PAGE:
Andy Warhol (1928–1987), Mao, 1972. Acrylic, silkscreen ink, and graphite on linen, 14 ft. 8 1⁄2 in. x 11 ft. 4 1 ⁄2 in. (4.48 x 3.47 m). The Art Institute of Chicago; Mr. and Mrs. Frank G. Logan Purchase Prize and Wilson L. Mead funds, 1974.230 © The Andy Warhol Foundation for the Visual Arts, Inc. / Artists Rights Society (ARS) New York
Andy Warhol (1928–1987), Mao, 1972. Acrylic, silkscreen ink, and graphite on linen, 14 ft. 8 1⁄2 in. x 11 ft. 4 1 ⁄2 in. (4.48 x 3.47 m). The Art Institute of Chicago; Mr. and Mrs. Frank G. Logan Purchase Prize and Wilson L. Mead funds, 1974.230 © The Andy Warhol Foundation for the Visual Arts, Inc. / Artists Rights Society (ARS) New York

Why the Whitney’s Warhol exhibition goes big on the 1970s

Donna De Salvo, curator of the Whitney's retrospective, says Andy’s later decades were among his greatest

When Donna De Salvo met Andy Warhol in 1985, the artist was in his mid fifties, and no longer a hot, young prospect.  “People were not paying attention to his work,” says De Salvo, the senior curator at the Whitney Museum of American Art in New York. “He was the guy who just goes to a lot of openings.”

Nevertheless, De Salvo found much to admire in Andy’s later works and in overseeing Andy Warhol – From A to B and Back Again, the first Warhol retrospective to be organized in the US since 1989, she’s chosen to favour works made after the 1960s.

The exhibition will run 12 November 2018 – 31 March 2019, and includes works from the 1950s to the final years of his life, but, as the Whitney puts it, the show “tracks and reappraises the work of the 1970s and 80s through to Warhol’s death in 1987.”

De Salvo’s take might seem at odds to those more familiar with 1960s Warhol, with his Coke bottles, Campbell’s cans and Marilyn portraits. Surely those are the works that are going to draw in the crowds? Perhaps so, but De Salvo explained a few weeks ago at Philips auction house in New York, Warhol’s later work is also “unquestionably great.”

 

 Skull (1976) by Andy Warhol. Acrylic and silkscreen ink on linen, 132 1/4 x 150 1/2 inches, 335.9 x 381.6 cm. Picture credit: The Andy Warhol Museum, Pittsburgh; Founding Collection, Contribution Dia Center for the Arts © The Andy Warhol Museum, Pittsburgh, PA, a museum of Carnegie Institute. All rights reserved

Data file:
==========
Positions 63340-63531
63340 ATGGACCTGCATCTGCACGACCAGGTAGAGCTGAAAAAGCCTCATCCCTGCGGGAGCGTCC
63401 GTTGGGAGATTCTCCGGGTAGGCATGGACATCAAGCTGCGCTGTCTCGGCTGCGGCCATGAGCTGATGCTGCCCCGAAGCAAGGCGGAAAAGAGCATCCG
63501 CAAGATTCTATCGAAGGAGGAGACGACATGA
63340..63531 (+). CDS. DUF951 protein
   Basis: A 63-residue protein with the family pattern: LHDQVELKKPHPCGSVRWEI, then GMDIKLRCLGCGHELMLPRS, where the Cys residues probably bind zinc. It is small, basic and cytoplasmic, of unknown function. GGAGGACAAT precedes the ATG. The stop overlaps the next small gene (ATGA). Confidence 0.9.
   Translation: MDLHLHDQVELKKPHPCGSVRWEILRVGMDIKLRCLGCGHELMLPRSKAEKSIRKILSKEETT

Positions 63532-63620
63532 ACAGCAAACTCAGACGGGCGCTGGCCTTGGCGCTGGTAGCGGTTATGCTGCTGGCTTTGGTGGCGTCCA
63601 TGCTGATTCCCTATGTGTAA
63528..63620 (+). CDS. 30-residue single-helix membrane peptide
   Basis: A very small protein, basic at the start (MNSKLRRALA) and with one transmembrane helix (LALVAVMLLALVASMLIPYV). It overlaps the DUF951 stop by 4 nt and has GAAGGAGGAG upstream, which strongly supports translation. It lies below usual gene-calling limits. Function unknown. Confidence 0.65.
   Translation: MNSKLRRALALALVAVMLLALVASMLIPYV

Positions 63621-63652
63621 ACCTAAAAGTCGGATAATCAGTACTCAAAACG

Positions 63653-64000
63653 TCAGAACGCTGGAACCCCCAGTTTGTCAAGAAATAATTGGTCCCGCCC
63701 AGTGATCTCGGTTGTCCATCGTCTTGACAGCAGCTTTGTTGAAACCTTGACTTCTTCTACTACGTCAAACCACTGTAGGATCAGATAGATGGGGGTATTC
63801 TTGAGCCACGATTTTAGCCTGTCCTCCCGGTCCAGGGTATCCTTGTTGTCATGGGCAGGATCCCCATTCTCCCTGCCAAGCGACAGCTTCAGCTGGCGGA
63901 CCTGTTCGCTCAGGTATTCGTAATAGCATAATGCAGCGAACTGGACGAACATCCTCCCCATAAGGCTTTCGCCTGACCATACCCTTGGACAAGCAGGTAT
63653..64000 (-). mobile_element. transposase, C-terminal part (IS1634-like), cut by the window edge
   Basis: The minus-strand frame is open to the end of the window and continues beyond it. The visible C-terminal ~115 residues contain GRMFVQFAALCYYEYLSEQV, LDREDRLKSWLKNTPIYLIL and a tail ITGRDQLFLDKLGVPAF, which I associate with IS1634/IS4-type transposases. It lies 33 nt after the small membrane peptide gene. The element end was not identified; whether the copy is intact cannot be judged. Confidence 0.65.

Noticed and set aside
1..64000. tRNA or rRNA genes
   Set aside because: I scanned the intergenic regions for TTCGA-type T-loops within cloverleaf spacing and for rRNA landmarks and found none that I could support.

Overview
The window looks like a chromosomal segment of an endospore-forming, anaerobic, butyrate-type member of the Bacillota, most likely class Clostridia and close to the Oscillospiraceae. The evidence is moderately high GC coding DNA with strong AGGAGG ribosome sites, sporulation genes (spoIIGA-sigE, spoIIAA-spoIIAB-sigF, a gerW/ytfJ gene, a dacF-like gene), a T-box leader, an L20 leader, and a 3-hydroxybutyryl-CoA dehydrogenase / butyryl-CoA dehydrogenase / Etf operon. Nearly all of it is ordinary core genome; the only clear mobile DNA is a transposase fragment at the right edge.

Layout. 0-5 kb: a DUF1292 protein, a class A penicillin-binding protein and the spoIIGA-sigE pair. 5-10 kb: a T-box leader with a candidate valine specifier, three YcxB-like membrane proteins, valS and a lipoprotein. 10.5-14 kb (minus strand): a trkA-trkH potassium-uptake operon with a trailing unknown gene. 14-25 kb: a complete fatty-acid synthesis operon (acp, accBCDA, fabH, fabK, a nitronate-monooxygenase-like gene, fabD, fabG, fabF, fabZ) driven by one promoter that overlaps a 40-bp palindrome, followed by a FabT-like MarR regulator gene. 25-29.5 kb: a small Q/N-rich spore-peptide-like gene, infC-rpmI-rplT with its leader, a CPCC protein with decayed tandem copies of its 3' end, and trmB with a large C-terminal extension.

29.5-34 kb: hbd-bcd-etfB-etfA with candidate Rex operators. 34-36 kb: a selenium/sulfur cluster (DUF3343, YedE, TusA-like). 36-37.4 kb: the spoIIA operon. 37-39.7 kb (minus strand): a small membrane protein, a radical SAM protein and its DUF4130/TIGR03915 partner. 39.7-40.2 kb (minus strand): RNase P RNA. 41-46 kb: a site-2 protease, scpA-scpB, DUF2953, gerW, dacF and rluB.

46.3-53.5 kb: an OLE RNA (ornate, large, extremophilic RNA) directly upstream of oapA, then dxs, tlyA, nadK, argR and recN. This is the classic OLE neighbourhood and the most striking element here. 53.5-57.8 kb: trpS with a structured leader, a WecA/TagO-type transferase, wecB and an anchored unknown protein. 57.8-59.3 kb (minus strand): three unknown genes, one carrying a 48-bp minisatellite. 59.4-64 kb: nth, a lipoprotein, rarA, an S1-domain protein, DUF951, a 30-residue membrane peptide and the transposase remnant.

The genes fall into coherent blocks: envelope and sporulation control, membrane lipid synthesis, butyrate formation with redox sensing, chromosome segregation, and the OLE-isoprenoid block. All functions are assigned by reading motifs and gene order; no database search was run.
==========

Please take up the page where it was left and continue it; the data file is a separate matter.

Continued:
Skull (1976) by Andy Warhol. Acrylic and silkscreen ink on linen, 132 1/4 x 150 1/2 inches, 335.9 x 381.6 cm. Picture credit: The Andy Warhol Museum, Pittsburgh; Founding Collection, Contribution Dia Center for the Arts © The Andy Warhol Museum, Pittsburgh, PA, a museum of Carnegie Institute. All rights reserved

“One of the arguments of this exhibition makes is to see the continuing exploration of Warhol’s work in painting and various other media,” she says in this accompanying video, produced by the Whitney (below).

 

De Salvo

 

The Whitney highlights the moment in 1972, following years of experimentation, when Warhol “renewed his studio practice and became increasing involved with more conventional mediums like painting, drawing, photography and printmaking.”

Following a successful series of Chairman Mao portraits – Warhol picked the Chinese leader because he believed Mao was the most famous person in the world –Warhol brought “together many of the techniques [he had perfected] over the course of a lifetime to experiment with his version of abstraction through the readymade photograph,” De Salvo explains.

 

 Andy Warhol, Hammer and Sickle [Still Life], late 1976, acrylic and silkscreen ink on linen, 72 x 86 inches, 182.9 x 218.4 cm. MAXXI - Museo nazionale delle arti del XXI secolo, Rome © The Andy Warhol Foundation for the Visual Arts, Inc., NY, Photo by Phillips/Schwab
Andy Warhol, Hammer and Sickle [Still Life], late 1976, acrylic and silkscreen ink on linen, 72 x 86 inches, 182.9 x 218.4 cm. MAXXI - Museo nazionale delle arti del XXI secolo, Rome © The Andy Warhol Foundation for the Visual Arts, Inc., NY, Photo by Phillips/Schwab

Photos of celebrities, scions of industry, skulls, shadows and hammer and sickles are reproduced as prints and paintings, with Warhol applying pigments using everything from sponge mops to his own fingers.

“Perhaps more than any other artist before or since, Andy Warhol understood America’s defining twin desires for innovation and conformity, for public visibility and absolute privacy,” says De Salvo.

Those seeking out the less visible, more innovative side of Andy would do well to focus on the Whitney’s offerings from the 70s.

 

Andy Warhol Catalogue Raisonné Vol 5: 1976-1978
Andy Warhol Catalogue Raisonné Vol 5: 1976-1978

For more on Warhol’s mid-seventies output order a copy of Andy Warhol Catalogue Raisonné Vol 5: 1976-1978. For a wider overview of his career get Andy Warhol Giant Size. And to get tickets for the Whitney show go here